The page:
Table.NestedJoin(
            Index,
            {"Index"},
            Index,
            {"Index"},
            "Added Index1",
            JoinKind.LeftOuter),
    #"Expanded Added Index1" =
        Table.ExpandTableColumn(
            #"Merged Queries",
            "Added Index1",
            ColumnNames,
            PrefixedNames),
    #"Filled Down1" =
        Table.FillDown(
            #"Expanded Added Index1",
            PrefixedNames
        ),
    Positions = 
        List.RemoveFirstN(List.Reverse(List.Positions(ColumnNames)),2),
    Replaced =
        List.Accumulate(
            Positions, 
            #"Filled Down1",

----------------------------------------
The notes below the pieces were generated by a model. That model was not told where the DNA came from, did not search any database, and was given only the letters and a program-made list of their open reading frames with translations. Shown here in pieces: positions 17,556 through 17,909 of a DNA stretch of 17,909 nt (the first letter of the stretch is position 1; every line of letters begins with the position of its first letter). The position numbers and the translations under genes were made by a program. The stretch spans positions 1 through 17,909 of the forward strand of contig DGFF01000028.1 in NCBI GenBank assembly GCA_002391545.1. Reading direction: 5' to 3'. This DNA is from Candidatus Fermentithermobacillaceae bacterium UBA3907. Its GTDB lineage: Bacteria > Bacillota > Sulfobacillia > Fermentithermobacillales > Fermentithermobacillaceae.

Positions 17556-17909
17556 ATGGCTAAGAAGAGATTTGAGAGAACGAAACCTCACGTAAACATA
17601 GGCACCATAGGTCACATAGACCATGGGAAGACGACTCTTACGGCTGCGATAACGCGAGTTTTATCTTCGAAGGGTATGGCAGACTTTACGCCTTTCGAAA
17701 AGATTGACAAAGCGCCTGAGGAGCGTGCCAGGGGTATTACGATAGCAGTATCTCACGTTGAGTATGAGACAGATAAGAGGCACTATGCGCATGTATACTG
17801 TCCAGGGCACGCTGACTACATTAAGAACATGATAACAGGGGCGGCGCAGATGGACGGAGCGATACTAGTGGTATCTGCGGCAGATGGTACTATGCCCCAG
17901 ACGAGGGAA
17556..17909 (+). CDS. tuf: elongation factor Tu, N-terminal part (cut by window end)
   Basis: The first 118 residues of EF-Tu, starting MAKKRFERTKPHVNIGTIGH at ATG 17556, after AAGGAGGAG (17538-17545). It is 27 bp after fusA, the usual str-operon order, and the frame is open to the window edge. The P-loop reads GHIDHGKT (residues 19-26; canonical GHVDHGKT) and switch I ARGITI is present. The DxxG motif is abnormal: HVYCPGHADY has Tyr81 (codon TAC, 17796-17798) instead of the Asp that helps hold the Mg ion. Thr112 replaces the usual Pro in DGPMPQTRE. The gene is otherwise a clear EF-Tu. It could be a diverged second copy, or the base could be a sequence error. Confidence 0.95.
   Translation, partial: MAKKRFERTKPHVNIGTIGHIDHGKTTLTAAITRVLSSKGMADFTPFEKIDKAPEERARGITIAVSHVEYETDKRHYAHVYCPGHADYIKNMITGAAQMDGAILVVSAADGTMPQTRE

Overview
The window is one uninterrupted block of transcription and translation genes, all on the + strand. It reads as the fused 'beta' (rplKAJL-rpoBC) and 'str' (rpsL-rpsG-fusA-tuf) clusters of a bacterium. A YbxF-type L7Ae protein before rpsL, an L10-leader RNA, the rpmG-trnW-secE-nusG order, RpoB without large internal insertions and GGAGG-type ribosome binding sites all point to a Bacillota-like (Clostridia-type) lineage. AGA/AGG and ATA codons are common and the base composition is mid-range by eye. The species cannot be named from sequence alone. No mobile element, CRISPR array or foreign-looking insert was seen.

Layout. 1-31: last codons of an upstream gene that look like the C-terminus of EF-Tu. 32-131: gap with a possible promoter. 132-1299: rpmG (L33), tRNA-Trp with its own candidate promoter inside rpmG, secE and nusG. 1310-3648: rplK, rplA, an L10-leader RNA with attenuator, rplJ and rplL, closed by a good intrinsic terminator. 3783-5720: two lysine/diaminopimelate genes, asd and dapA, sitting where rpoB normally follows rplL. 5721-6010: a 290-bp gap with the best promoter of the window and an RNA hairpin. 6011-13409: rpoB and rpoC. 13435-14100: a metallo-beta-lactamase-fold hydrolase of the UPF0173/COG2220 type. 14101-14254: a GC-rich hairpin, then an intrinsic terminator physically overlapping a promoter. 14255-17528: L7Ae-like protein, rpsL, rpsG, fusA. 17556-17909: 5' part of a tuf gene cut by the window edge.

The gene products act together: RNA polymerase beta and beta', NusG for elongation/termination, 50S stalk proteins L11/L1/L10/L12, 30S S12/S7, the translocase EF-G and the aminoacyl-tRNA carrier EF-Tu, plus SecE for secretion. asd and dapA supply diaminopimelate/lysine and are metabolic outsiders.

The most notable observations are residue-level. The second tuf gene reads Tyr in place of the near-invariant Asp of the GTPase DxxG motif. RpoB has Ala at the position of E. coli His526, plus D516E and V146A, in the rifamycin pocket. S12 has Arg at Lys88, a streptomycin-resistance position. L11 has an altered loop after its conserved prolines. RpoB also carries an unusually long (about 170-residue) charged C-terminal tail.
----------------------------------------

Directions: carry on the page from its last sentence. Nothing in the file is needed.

(state, current) => 
                Table.ReplaceValue(
                    state,
                    each Record.Field(_, ColumnNames{current}),
                    each 
                        if Record.Field(
                            _,
                            ColumnNames{current+1}
                        ) <> null 
                        then
                            Record.Field(
                                _,
                                "copy." & ColumnNames{current}
                            )
                        else
                            Record.Field(_, ColumnNames{current}),
                Replacer.ReplaceValue,
                {ColumnNames{current}}
            )
        ),
    #"Removed Other Columns" =
        Table.SelectColumns(Replaced,List.RemoveLastN(ColumnNames,1))
in
    #"Removed Other Columns"

Micah Dail’s Solution –